“We made the [WHL] final in the 2014–15 season and I wanted to take that next step with that group of players,” he said. “I didn’t want to leave with any regrets. We won the league this spring, lost our first two games at home [in the playoffs] and then went 16-3 the rest of the way. Even though we never got to that same level in the Memorial Cup, I felt good about our team and our players. Now the timing just feels right to go to the NHL.
“I love coaching. The closer you are to the ice and the closer you are to the players on a daily basis, the more it’s like still being a player,” he said. “Still, I always feel like my strength was management—that’s my own self-assessment.”
When McPhee mentions hearing about McCrimmon over the years and the glowing reports about his work in Brandon, it doesn’t take much to connect the dots. McPhee’s longtime head of amateur scouting in Washington was Ross Mahoney, who was based in Regina. (When the Capitals pink-slipped McPhee at the end of the 2013–14 season, Mahoney was promoted and installed as the club’s assistant GM.)
Another source of his intel on McCrimmon, though, wouldn’t have been so obvious to those who track comings and goings in NHL management.
“I brought up Kelly’s name in conversation with [Toronto coach Mike Babcock] and heard nothing but good things,” McPhee said.
If you’d presume that going from a stranger to a first lieutenant would be an involved process with a lot of feeling out, you’d have it all wrong in the case of McCrimmon’s hiring.
“It happened fast,” McPhee said. “I went right at it. I said to him that I have [the AGM position] to fill and you seem like a perfect candidate. Five minutes into our first conversation on the phone I knew that he was the right guy for the job.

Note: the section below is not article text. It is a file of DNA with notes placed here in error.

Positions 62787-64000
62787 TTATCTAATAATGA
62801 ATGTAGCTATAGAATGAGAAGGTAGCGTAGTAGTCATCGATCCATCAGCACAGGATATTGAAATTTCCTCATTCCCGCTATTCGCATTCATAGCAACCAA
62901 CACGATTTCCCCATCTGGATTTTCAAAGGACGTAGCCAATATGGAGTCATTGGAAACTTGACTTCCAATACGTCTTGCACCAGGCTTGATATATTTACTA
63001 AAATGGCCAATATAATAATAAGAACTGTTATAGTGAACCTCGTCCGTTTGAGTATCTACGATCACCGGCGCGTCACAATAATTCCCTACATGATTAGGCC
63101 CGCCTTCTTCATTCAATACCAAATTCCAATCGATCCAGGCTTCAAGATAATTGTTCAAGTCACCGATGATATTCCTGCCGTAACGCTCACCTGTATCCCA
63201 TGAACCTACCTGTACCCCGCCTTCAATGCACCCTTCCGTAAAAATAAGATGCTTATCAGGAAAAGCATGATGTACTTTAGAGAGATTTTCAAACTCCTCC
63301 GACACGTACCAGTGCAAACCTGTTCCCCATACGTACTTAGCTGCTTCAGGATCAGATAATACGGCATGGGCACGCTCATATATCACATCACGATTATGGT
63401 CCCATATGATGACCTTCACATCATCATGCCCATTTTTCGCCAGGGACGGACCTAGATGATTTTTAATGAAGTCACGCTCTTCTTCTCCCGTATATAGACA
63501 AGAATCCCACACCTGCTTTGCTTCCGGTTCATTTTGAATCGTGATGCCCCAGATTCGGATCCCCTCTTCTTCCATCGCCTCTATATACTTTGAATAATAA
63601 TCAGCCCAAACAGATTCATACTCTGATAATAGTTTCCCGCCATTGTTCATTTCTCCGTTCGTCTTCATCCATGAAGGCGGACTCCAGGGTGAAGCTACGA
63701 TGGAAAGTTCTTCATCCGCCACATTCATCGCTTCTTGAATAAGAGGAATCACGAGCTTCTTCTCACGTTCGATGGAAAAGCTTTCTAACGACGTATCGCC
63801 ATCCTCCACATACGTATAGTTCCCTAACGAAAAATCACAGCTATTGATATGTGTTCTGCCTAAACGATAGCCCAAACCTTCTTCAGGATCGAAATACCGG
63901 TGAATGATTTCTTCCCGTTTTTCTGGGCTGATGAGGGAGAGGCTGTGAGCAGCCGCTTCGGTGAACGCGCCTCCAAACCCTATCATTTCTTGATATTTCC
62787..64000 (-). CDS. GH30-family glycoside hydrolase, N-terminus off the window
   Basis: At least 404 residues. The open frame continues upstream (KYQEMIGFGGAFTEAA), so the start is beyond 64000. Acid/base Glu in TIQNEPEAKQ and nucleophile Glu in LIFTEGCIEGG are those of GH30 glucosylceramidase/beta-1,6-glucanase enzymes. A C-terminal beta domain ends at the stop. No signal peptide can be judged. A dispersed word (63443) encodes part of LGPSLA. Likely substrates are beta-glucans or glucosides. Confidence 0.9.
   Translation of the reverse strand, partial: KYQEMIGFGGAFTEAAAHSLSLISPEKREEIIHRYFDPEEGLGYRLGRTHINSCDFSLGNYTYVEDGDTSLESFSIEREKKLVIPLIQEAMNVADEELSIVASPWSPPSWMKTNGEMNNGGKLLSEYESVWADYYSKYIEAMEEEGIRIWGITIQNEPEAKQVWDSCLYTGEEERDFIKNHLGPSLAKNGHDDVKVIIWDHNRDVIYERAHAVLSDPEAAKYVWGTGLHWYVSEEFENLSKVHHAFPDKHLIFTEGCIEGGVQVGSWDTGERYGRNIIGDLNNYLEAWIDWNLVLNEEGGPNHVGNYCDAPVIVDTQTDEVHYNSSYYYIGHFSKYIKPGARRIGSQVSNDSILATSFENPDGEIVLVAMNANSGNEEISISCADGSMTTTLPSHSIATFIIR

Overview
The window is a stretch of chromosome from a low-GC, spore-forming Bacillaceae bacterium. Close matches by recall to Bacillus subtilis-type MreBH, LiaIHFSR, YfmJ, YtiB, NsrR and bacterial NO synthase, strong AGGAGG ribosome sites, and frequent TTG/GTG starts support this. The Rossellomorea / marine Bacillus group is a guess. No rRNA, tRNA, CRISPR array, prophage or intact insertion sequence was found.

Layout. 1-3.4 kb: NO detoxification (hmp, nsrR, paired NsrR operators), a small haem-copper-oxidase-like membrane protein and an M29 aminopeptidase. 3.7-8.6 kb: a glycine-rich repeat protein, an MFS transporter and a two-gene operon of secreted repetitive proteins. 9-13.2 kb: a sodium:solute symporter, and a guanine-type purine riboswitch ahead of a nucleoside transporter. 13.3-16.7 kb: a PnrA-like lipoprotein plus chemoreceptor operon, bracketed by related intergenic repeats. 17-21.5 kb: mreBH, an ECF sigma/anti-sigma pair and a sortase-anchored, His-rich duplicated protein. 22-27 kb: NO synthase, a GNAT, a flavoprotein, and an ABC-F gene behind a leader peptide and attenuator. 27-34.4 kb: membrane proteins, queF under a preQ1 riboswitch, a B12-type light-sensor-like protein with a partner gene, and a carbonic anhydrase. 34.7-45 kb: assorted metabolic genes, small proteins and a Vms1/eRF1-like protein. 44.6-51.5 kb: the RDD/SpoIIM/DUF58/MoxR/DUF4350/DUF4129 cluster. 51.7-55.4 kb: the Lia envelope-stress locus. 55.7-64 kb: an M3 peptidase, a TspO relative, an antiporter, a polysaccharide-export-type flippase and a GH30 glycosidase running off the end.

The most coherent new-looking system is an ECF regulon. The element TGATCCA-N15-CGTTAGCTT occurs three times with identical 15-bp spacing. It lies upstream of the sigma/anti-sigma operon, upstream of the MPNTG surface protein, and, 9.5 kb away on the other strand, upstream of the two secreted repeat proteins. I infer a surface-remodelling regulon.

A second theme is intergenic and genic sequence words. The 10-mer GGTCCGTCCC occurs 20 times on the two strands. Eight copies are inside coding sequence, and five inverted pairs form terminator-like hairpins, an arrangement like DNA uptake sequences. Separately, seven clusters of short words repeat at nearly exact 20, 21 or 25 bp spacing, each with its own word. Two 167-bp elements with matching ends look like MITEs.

“He was talking to a couple of other teams. I told him we’re committed in Vegas and we have the resources to be committed. I told him, ‘If we do our jobs, everything is here to win,’” said McPhee. “I think that was the key to him, the idea of being in a good position and having a say in everything we do. I got off the phone with him and thought, ‘I would really like to get this guy.’ Six days later we had a deal.”
It might seem like very early days for the Las Vegas franchise—after all, the team is still without a name.
But McPhee and McCrimmon say they’re on the clock.
They have made a few hires—most prominent among them, David Conte, the former head of New Jersey’s scouting department, as a special advisor for hockey ops.
“I’ve known him since I was in college at Bowling Green,” said McPhee, who consulted former New Jersey GM and current Leafs GM Lou Lamoriello about working with Conte. “Lou could not have endorsed him more strongly.”
They’ve also hired Vojtech Kucera as director of European Scouting. Kucera had previously worked McPhee in Washington.
Still, there are a lot of posts to fill between now and the start of the NHL, AHL, CHL and NCAA seasons.
“Kelly and I are working on hiring directors of pro scouting and amateur scouting McPhee said. “The emphasis is on the amateur side of it. We’ve identified several scouts that we would like to have on our staff but we’d like to have a director in place before we offer any of them contracts. If we can’t do it that way, well, we’ll move on a few of these guys because they’re that good. Some people have been on hold for a while and I’m sympathetic to that.”
McPhee said that he had candidates for the amateur scouting director’s post but he had hit a snag—the candidate was currently under contract to another NHL club in a lesser role with a lesser title. McPhee would not disclose the name of the candidate, but he did say that the team has not released him from his commitment.